Two years after COVID-19 emerged in China, the world continues to deal with the SARS-CoV-2 pandemic. With nearly 9 billion vaccine doses administered worldwide—most in high-income nations—more than 47% of the global population is now fully vaccinated against the disease. Although this is not enough to stop the spread of the virus—especially when new variants like Omicron appear to evade the vaccine to some extent—advances are also being made on other fronts. The most encouraging news concerns two antiviral drugs, the first to be administered orally, that have shown promising clinical results: paxlovid, made by Pfizer, and molnupiravir, made by Merck Sharp & Dohme (MSD) in partnership with biotechnology company Ridgeback Biotherapeutics.
The UK approved molnupiravir on an emergency basis in early November under the trade name Lavregio. It has also been authorized by the US Food and Drug Administration (FDA) and has been recommended by the European Medicines Agency (EMA) for patients who do not require oxygen or who are not at risk of developing a severe form of the disease.
– The uncertainties of omicron
According to a global study by MSD that involved 1,433 participants in 170 countries—including Brazil—the drug reduced hospitalizations and deaths from COVID-19 by 30% in symptomatic patients with at least one risk factor (obesity, diabetes, severe heart disease, or aged over 60).
Of the 709 volunteers who received molnupiravir, also called MK-4482 or EIDD-2801, 48 (6.8%) were hospitalized. Of the 699 participants who took a placebo, 68 (9.7%) were hospitalized. Nine deaths were reported in the placebo group versus one among those taking the antiviral drug. Treatment consisted of 800 milligrams (mg) of molnupiravir administered twice a day for five days.
Pfizer’s drug, meanwhile, was authorized by the FDA on December 22 for emergency use in patients infected with SARS-CoV-2. The clinical trial carried out by the pharmaceutical company was originally designed to include 3,000 volunteers from 21 countries, including Brazil. After promising early results, the sample size was reduced to 774 people.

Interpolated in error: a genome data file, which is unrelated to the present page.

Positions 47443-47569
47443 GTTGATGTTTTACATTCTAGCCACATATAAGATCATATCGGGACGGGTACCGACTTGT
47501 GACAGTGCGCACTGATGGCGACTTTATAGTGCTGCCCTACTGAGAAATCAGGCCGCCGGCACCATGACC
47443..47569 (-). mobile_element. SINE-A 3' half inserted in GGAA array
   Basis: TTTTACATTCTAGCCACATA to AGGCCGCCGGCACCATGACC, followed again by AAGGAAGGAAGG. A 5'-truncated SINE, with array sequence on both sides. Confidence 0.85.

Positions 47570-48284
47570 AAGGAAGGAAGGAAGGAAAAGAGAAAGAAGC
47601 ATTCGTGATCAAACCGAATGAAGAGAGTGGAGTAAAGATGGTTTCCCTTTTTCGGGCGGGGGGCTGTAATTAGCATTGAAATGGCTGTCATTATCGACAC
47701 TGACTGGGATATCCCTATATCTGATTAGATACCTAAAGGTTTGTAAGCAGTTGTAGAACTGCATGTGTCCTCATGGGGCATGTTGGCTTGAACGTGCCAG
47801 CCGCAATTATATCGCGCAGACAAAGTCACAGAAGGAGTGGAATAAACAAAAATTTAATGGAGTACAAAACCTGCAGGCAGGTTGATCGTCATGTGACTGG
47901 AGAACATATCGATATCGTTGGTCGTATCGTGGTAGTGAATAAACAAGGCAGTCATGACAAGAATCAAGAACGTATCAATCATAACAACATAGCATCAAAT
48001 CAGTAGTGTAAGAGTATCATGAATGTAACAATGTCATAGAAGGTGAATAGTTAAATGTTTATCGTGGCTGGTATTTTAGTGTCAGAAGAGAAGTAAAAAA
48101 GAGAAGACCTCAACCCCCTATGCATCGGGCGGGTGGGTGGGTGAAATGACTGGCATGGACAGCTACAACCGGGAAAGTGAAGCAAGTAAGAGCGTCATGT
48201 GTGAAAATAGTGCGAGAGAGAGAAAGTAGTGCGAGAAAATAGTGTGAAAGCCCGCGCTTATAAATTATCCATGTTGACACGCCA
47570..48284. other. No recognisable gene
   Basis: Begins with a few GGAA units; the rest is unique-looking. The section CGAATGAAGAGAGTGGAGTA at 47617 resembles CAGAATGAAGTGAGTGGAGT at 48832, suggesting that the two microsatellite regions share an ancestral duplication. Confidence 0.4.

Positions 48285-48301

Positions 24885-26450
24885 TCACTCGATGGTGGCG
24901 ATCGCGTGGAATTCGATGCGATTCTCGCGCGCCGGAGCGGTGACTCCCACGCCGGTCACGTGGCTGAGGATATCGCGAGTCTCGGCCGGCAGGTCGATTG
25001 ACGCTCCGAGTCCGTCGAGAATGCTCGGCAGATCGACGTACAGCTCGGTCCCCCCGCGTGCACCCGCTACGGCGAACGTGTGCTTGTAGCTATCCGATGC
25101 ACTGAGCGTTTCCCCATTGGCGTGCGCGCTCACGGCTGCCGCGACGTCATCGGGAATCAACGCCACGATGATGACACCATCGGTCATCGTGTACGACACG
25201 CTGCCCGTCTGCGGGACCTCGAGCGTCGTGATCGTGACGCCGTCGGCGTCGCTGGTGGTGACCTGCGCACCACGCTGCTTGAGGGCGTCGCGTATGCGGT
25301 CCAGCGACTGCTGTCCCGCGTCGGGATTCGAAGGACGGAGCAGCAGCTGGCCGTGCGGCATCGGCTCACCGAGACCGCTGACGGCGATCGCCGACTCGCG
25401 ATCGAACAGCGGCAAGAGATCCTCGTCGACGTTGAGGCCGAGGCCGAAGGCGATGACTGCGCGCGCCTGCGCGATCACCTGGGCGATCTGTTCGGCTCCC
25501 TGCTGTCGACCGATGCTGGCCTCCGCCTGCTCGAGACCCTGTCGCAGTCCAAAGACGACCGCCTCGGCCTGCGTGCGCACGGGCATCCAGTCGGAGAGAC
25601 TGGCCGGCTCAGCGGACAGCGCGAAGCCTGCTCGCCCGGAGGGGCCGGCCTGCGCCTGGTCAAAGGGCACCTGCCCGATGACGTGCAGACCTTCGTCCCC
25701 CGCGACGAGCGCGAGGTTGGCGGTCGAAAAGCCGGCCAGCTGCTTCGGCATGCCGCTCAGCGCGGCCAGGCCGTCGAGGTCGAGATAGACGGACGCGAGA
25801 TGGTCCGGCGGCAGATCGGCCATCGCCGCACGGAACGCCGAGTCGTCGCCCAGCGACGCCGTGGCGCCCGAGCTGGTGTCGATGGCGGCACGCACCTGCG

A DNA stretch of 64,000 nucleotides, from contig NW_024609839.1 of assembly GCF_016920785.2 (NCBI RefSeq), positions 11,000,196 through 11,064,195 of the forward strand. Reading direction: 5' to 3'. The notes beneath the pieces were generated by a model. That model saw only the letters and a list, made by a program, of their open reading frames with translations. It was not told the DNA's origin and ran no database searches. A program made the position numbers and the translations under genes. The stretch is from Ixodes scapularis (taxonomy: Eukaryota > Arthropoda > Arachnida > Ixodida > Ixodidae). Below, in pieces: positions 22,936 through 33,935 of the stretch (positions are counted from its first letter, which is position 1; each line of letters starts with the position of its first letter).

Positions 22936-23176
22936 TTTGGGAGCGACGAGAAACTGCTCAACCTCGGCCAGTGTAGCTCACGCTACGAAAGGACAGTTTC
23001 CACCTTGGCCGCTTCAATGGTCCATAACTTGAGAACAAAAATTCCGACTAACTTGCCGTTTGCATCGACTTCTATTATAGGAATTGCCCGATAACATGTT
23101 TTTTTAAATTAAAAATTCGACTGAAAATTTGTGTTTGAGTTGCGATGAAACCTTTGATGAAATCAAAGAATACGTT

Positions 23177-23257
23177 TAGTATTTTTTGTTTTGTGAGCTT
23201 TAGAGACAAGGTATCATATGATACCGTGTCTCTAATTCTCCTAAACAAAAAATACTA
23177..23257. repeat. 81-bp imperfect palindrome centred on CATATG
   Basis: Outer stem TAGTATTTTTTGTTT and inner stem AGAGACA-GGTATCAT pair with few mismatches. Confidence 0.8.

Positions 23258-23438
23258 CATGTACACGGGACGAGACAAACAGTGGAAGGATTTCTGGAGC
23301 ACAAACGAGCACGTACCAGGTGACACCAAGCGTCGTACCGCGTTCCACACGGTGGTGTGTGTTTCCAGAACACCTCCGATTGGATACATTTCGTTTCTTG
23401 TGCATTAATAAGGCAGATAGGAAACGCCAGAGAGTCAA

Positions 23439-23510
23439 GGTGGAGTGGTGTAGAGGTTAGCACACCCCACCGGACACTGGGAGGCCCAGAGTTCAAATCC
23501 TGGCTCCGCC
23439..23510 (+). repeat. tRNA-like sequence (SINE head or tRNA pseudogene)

When given to patients with at least one risk factor prior to the third day of symptoms, the drug decreased hospitalizations and deaths by 89% compared to the control group. Less than 1% of patients who took the drug (3 people out of 389) were hospitalized and none died, while 7% of those who received the placebo were hospitalized or died (27 out of 385, with 7 deaths). The patients were given two 300 mg doses of paxlovid per day, plus 100 mg of ritonavir, for five days. The latter is used to treat HIV and helps increase the amount of time the antiviral remains active in the body.
According to the Biotechnology Innovation Organization, 264 antiviral drugs are currently under development worldwide to tackle SARS-CoV-2, in addition to 233 vaccines and 364 other treatments, totaling 861 medical approaches to contain the pandemic. These vaccine and drug candidates fight the virus in different ways.
“The mechanism used by molnupiravir is broad-spectrum, meaning that it can act on several viruses whose genetics are formed of RNA [viruses can also be made of DNA]. This is the case with the arboviruses responsible for dengue, Chikungunya, and Zika, as well as the virus that causes flu,” explains Marina Della Negra, MSD’s medical director in Brazil.
Della Negra says that molnupiravir, originally developed by scientists at Emory University in Atlanta, USA, was intended for use against other viruses, such as the flu, until the beginning of 2020. Ridgeback Biotherapeutics then bought molnupiravir, and the COVID-19 pandemic changed the course of its development, focusing on SARS-CoV-2. Clinical trials began in April, and Ridgeback partnered with MSD the following month.
The results helped to explain the key qualities of the new drug. “The mechanism of action inhibits the replication of any viral RNA. Basically, it introduces particles analogous to the nucleosides [basic RNA or DNA units] that form the virus’s genetic code into the body. This generates mutations and causes what we call a viral error catastrophe, where the RNA becomes unviable and the virus stops replicating,” explains Della Negra. It was this that led to a drug initially designed to combat the virus that causes influenza becoming yet another weapon in the arsenal against SARS-CoV-2.
The fact that molnupiravir genetically alters the novel coronavirus also raised a concern: could the drug cause genetic mutations in carriers of the virus that lead to undesirable side effects, such as the development of cancer? According to Della Negra, studies showed a low risk of genotoxicity in live test subjects, such as mice and other rodents.
“There is a theoretical risk, but preliminary investigations in animals by MSD did not show any increased risk of mutations. But broader and longer-term studies are needed,” says Eduardo Medeiros, an infectious disease specialist from the Federal University of São Paulo (UNIFESP) and scientific director at the São Paulo Society of Infectious Diseases (SPI).